Exclusive Set Visit: Chillerama - Tim Sullivan's I Was a Teenage Werebear Segment
Produced by Andrew Mysko, Cory Neal and Jason Miller and starring Sean Paul Lockhart as ‘Ricky’, Anton Troy as ‘Talon’, Lin Shaye as ‘Nurse Maleva’ and Gabby West (the latter the winner of "Scream Queens 2" and Saw 3D actress) as ‘Peggy Lou,’ "I Was A Teenage Werebear", regardless of its tongue-in-cheek approach to the narrative, has seemed to garner an occasional raised eyebrow, given its partially gay theme. Case in point: I was surprised to find, particularly in the generally accepting clime of So-Cal, that one of the park rangers responsible for looking after the permitted production attempted to have it shut down due to the film’s subject matter.
Stated actor Parrish Randall, who plays the character of ‘Superintendent Ackerman’, “That ranger elected himself the moral majority crusader and was going through Tim’s script and dissecting it and pointing out segments that he approved of and disapproved of and stated that if we didn’t make concessions in certain arenas, that ‘by god’ he was going to shut us down. Luckily enough, though, for the last two days there was a shift change, and we got a new park ranger by the name of Martin, who’s been really film-friendly and who’s worked with us on every level. So hat’s off to Martin! But it was frightening. It’s 2010, and everyone is aware of gay-bullying, which is featured (in "I Was A Teenage Werebear"); yet, we experienced it first-hand during this production.”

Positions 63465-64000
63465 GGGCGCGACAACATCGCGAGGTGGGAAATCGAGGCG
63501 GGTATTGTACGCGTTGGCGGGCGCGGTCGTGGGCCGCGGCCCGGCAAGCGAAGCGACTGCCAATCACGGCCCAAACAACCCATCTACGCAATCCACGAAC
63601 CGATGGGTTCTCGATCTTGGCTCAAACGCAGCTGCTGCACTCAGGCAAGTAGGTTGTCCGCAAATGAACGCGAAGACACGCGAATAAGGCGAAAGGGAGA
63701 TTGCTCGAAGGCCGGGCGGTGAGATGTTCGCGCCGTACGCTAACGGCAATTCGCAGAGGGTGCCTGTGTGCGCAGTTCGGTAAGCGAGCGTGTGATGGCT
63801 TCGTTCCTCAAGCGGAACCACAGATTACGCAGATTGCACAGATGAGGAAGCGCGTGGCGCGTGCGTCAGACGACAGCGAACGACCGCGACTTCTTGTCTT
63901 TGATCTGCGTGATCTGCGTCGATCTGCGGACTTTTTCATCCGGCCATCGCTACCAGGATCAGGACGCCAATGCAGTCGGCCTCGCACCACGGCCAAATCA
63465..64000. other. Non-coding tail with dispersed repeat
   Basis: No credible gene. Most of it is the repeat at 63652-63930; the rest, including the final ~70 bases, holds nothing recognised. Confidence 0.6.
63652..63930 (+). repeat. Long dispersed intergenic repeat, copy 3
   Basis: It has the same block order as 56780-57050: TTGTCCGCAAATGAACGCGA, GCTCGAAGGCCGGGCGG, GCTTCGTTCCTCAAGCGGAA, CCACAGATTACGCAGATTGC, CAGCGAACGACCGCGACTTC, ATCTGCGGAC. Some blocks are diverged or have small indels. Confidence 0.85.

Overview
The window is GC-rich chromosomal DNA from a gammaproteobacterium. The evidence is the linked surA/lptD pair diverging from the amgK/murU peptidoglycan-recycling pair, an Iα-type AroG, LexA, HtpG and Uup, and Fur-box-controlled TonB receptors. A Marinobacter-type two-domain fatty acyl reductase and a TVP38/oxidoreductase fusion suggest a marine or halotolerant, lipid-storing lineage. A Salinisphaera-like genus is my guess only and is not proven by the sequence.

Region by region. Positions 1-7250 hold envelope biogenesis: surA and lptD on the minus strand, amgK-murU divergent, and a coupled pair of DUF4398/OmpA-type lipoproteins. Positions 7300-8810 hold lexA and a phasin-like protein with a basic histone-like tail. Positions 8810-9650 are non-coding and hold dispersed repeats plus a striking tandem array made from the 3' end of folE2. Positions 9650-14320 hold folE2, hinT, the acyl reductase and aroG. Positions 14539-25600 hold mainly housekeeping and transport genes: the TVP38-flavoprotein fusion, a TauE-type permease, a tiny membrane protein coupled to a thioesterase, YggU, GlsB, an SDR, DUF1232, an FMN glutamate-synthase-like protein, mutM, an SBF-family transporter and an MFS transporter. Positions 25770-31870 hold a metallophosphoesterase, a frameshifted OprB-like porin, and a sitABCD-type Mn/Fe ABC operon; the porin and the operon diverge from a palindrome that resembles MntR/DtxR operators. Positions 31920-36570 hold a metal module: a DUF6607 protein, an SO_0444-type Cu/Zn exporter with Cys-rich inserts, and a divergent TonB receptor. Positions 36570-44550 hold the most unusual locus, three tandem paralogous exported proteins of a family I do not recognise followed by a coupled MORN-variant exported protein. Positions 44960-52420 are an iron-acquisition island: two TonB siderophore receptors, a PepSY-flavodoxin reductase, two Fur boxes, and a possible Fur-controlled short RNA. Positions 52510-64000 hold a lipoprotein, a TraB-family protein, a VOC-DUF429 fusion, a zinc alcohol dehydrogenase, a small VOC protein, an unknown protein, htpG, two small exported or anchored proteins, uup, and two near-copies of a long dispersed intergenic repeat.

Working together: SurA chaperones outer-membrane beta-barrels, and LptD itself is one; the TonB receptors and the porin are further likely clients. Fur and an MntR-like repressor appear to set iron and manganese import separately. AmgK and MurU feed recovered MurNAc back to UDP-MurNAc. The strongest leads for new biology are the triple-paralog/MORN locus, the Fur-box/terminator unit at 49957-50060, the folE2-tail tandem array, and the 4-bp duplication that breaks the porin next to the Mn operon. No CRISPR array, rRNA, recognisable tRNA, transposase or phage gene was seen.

While it may be a horror-comedy, "I Was A Teenage Werebear" does intend to communicate a certain topical sub-text (a historical staple of horror filmmaking, from Frankenstein’s examination of Victorian society’s unease with the then-burgeoning advent of medical science to Godzilla’s none too subtle metaphor as lizard-as-atomic bomb), and actor Randall similarly commented, “It is a film with a message. I think it’s great that the horror genre is one that can actually both entertain and convey, which in this case it is to convey acceptance and to embrace who you are, and to not to be ashamed.”
This is a Sullivan film, however, and upon re-joining us the director was quick to point out - as we accompanied him to set – that his splat-stick leanings are still in full effect.